Basically, the characteristic is to break the conformity. That’s why I say that the language is the language of nonsense… and a language of liberty… They do what they feel like! Nobody likes it, but that is part of our culture, our culture is a culture of nonsense. When we laugh together and when we cry together, there is unity. It is by means of tears and by means of laughter that we become united. [...] In the end, what do we want to be in our nonsense? To be the joy of Jesus!

When I reflect on the meaning of l’Arche... In the beginning we were known as a little Christian community and many people came because it was a new type of Christian community. Today many young people come to l’Arche, but most come because they have experienced failure, a family failure. Their family is more than difficult, they have no job. They go on the internet, Google... I would say that very few have faith. Many of those who come go through a transformation. What transformation? It is not always too clear, something has changed in their head: those considered the lowest of humanity aren’t in fact so low as that and are perhaps more human that most of the people they know, more human perhaps than their own family where they had difficulties, more human in the places they worked or didn’t work. They discover a sort of humanity at l’Arche that they didn’t suspect. Their vision of society changes. Usually in society there are different levels of quality, of people who make it, who have succeeded… and they discover that those who have not succeeded are somehow the most human, even if from time to time there are difficulties and crises…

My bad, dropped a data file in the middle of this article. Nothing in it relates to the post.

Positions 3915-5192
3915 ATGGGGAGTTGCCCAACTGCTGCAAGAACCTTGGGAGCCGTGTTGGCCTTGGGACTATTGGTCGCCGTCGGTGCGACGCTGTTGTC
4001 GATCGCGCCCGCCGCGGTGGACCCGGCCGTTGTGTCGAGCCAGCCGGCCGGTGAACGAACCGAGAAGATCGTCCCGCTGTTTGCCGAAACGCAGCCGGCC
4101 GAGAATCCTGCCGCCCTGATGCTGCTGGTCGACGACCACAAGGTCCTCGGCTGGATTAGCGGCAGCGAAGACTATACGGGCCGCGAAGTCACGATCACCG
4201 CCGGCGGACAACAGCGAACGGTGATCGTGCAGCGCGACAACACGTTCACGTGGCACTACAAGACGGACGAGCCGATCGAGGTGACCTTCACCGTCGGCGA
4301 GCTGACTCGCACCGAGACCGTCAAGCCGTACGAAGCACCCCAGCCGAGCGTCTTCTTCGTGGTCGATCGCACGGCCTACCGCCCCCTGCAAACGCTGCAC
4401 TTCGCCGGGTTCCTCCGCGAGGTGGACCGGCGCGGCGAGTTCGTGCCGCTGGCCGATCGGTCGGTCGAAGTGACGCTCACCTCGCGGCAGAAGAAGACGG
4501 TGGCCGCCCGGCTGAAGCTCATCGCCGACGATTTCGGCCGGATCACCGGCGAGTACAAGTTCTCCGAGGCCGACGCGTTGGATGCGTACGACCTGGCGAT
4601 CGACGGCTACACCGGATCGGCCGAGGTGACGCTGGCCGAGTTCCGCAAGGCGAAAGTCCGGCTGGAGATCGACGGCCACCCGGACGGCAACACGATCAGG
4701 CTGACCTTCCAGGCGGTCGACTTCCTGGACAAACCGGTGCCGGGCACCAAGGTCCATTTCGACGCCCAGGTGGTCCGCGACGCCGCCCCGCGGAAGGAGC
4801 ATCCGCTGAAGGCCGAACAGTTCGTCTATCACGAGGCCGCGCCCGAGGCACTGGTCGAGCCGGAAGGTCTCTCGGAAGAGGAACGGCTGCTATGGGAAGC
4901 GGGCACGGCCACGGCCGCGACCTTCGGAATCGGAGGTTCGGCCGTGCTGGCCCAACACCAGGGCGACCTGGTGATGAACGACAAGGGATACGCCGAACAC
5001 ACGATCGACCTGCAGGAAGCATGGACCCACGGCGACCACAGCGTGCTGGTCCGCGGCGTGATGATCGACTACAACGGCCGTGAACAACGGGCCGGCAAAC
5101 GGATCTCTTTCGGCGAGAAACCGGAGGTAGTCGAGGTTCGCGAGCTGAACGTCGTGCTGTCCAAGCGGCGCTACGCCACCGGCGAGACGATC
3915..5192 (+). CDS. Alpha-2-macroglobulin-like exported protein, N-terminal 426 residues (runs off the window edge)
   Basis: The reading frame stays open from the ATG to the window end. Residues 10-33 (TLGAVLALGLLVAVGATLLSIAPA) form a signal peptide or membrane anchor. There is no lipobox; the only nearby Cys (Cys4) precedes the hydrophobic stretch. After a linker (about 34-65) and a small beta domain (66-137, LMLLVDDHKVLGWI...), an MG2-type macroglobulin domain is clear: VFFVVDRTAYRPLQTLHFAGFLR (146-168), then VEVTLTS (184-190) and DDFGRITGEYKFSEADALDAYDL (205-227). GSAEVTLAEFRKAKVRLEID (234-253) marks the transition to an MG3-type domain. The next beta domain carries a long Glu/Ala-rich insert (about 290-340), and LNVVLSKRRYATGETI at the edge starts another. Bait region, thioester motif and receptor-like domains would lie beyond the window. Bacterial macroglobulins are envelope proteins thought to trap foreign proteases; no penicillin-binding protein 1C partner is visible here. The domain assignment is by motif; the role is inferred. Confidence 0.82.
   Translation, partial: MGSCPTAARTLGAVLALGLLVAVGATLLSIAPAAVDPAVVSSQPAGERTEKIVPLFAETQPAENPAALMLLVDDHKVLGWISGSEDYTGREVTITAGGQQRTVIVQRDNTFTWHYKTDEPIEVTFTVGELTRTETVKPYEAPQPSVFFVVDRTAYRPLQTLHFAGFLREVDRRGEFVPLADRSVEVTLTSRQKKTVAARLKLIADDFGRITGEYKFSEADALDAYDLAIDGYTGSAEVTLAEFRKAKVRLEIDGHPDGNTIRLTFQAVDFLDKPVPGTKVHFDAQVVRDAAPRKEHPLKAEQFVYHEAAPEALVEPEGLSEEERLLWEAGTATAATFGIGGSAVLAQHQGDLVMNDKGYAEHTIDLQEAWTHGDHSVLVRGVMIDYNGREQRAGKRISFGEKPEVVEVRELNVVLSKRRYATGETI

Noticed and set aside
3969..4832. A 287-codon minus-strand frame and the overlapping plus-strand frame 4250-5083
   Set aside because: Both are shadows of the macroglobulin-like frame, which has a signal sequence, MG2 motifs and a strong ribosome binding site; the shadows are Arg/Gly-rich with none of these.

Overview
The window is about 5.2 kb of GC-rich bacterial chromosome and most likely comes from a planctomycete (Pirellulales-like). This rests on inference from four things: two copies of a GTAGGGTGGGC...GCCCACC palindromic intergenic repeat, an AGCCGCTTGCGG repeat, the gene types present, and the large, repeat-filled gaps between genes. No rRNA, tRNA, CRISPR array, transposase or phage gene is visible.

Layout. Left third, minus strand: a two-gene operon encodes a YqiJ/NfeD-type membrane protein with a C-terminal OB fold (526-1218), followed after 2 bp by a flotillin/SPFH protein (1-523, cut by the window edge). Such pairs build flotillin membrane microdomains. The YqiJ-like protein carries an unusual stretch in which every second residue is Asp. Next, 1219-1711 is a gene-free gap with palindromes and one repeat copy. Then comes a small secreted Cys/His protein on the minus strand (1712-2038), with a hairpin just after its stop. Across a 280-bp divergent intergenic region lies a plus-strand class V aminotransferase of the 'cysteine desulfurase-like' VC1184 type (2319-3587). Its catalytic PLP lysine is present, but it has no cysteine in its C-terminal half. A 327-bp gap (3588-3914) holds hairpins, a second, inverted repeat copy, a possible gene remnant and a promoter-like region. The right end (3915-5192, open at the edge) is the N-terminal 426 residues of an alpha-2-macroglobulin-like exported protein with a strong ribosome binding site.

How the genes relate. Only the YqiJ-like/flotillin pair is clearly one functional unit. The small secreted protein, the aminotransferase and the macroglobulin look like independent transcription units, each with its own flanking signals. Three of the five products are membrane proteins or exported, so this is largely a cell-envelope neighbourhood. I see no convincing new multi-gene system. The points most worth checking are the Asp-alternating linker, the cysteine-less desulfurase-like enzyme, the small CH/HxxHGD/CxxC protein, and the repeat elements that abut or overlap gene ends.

What is the spirituality of l’Arche? Sometimes we welcome a woman like P, who arrived when she was 40 years old with encephalitis, a leg and an arm paralyzed, and epileptic…What characterized her was her violence. She screamed, would throw herself on the ground… She couldn’t hit anyone because, if she had tried, she would have fallen herself.

How react with someone violent? Our psychiatrist helped us: “You know, she has experienced 40 years of humiliation. She was considered as handicapped, an idiot, unsuited and, finally, all the names that are given. She was not considered to be a person but someone rationally and humanly incapable.” She was not really considered a person! The family didn’t want a woman like that; at school they mocked her; in the street, the same thing with all her handicaps, her leg paralyzed… Therefore, she was furious with her body…because her body was the source of all her troubles. . The psychiatrist told us, “Fortunately she is violent. If not, she would be in a state of depression.” Violence is a language. When someone is violent, we can sit down and say, “How are you?” and ask her what we can do. Deep down, she hates her person, her body. All she needs is to find friends, someone who listens to her, and to enter progressively into a relationship of friendship. She experienced so much humiliation... […] The mystery of the poor is to be humiliated, to not be regarded as a person of value. We mock them. We have not looked at them with tenderness!... […] How can we transform this humiliation? How can we help people to be simply themselves?